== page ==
The World Solar Challenge is a biennial race for solar-powered cars. Teams from some thirty countries take part. The race crosses right across Australia from north to south over a distance of more than 3,000 kilometres. It starts in Darwin on 25 October 2009 and ends in Adelaide on 31 October. If the Nuon Solar Team wins this year, it will be the fifth time in succession that students from Delft have taken the title for the fastest purely solar-powered car.

Source : TU Delft & World Solar Challenge

Wednesday, 24 June 2009

If Design Awards 2009

The clean and striking MODE is aimed at commuters that may have not considered cycling or folding bikes as an option. MODE avoids oily chains, complex tubes with hidden dirt traps, and the clutter of traditional bike features. Commuters, who do not want to change their appearance into “bicycle warriors”, can use it. MODE features IF (Integrated Folding) technology that offers a single-action, automatic fold that requires no tools or removal of parts. IF technology is based on a patented 3-dimensional 4-Bar linkage that automatically guides the wheels together when folding. Once folded, MODE rolls along in a convenient wheelable package

Source : International Forum Design

World Economic Forum's latest Global Competitive Index list

The USA still takes the top spot, followed by Switzerland, Denmark, Sweden, Singapore, Finland, Germany, the Netherlands, Japan and Canada to round off the top 10. The country listed as last in position # 134 is Chad, preceded by Zimbabwe, Burundi, Mauritania, Mozambique, Timor-Leste, Uganda, Burkina Faso and Nepal

The BRIC countries are positioned respectively in the 64th position(Brazil), 51st (Russian Federation), 50th(India) and 30th (China).

The member countries that most recently joined the EU, Bulgaria and Romania are in the 76th and 68th position respectively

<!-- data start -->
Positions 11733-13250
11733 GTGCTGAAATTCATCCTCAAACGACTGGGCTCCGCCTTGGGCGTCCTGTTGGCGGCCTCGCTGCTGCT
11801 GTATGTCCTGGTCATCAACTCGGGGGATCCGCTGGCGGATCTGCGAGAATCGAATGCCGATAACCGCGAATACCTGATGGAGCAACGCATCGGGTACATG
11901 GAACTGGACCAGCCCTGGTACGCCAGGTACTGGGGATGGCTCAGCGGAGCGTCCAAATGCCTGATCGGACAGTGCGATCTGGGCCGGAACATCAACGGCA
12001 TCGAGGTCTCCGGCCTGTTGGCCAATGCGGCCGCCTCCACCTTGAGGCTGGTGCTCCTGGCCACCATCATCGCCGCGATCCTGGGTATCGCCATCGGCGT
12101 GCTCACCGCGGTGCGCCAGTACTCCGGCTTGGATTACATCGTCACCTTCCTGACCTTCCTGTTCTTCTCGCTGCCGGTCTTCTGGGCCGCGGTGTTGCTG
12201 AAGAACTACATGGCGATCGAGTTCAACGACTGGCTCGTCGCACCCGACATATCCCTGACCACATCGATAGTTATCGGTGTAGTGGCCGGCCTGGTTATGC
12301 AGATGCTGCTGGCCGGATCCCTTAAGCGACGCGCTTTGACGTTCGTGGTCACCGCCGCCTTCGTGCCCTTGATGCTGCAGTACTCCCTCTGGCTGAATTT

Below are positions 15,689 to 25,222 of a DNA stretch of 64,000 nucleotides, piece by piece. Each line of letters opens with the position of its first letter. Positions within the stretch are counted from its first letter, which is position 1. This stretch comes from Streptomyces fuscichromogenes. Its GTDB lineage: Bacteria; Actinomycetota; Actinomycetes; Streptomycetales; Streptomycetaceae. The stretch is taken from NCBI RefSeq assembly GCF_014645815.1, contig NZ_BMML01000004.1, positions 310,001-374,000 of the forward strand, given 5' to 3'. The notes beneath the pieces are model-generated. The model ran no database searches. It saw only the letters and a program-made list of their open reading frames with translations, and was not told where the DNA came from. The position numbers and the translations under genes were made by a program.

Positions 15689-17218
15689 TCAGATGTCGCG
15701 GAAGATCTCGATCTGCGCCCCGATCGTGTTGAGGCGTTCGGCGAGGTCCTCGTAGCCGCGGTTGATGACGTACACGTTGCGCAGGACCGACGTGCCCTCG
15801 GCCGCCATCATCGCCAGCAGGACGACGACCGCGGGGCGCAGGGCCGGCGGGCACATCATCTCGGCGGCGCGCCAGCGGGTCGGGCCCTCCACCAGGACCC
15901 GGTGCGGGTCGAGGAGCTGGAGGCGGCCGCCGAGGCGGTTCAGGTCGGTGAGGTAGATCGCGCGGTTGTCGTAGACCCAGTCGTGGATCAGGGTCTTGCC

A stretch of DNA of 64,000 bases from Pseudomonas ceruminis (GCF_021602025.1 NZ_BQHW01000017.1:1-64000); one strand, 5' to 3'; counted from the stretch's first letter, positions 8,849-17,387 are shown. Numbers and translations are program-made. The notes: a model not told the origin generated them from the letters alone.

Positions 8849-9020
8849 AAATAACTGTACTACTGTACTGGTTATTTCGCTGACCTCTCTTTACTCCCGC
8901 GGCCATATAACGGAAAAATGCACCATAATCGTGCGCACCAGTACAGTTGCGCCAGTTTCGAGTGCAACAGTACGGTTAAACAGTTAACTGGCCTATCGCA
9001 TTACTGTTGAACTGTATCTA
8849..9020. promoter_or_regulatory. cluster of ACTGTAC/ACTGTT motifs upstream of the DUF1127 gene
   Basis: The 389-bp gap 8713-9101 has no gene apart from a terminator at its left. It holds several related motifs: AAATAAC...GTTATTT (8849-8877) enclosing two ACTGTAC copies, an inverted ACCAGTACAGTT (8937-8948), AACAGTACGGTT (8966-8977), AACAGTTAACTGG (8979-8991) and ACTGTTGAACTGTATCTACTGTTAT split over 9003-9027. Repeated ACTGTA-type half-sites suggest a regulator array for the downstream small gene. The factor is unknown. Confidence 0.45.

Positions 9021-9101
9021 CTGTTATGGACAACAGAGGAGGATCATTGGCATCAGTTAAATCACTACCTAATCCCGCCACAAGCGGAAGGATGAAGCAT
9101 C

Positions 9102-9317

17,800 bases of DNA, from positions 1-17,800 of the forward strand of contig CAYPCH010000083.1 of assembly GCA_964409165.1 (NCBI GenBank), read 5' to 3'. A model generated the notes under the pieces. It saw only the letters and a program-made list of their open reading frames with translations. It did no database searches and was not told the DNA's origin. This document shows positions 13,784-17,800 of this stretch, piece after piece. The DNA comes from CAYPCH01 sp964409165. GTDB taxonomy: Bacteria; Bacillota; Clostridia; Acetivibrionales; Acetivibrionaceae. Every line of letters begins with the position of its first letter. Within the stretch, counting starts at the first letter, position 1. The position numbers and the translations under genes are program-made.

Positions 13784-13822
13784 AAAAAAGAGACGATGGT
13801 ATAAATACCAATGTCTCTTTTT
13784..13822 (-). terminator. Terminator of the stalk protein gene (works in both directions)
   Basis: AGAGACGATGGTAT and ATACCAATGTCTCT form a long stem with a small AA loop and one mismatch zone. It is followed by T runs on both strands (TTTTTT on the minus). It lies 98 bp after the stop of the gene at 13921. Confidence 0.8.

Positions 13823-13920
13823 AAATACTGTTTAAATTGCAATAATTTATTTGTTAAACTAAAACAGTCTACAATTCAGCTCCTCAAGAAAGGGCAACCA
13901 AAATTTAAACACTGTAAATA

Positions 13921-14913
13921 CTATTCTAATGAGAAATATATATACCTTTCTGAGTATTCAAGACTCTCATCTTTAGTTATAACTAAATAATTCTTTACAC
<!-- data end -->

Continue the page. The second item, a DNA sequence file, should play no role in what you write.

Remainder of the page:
The candidate countries to the join the EU, Croatia, Former Yugoslav Republic of Macedonia and Turkey are in the 61st, 89th and 63rd position respectively. This means that Croatia and Turkey are actually already more competitive that Bulgaria and Romania who have joined the EU.

The Netherlands moves up two spots to 8th place.The country’s companies are highly sophisticated and are the most aggressive internationally in absorbing
new technologies (ranked 1st for its technological readiness), buttressed by an excellent educational system and extremely efficient factor markets.The labor market in the Netherlands is notably efficient compared with the situation in many other European economies, and its goods market is ranked 3rd for its excellent functioning.

Source : The Global Competitiveness Report 2008-2009 © 2008 World Economic Forum

The latest Top500 list for the world's most powerful computers

HAMBURG, Germany—The 33rd edition of the TOP500 list of the world’s most powerful supercomputers is still led by Roadrunner from IBM and Jaguar from Cray, but shows that two of the top 10 positions are now claimed by new systems in Germany. The latest listing, to be announced Tuesday, June 23, at the 2009 International Supercomputing Conference, also includes a brand-new player, an IBM BlueGene/P system at the King Abdullah University of Science and Technology (KAUST) in Saudi Arabia, ranked at No. 14.

The fastest computer has a performance of 1105 Teraflops or 1,1 Petaflop, costs about a $ 100 million, it was the first computer to break the Petaflop milestone,
while the slowest on the top500 list has a performance of 17 Teraflops. To put that in perspective, the fastest Personal Computer can run up to 0,07 Teraflops at the moment, so you will have to cluster about 243 such very powerful Personal Computers to reach the Top500.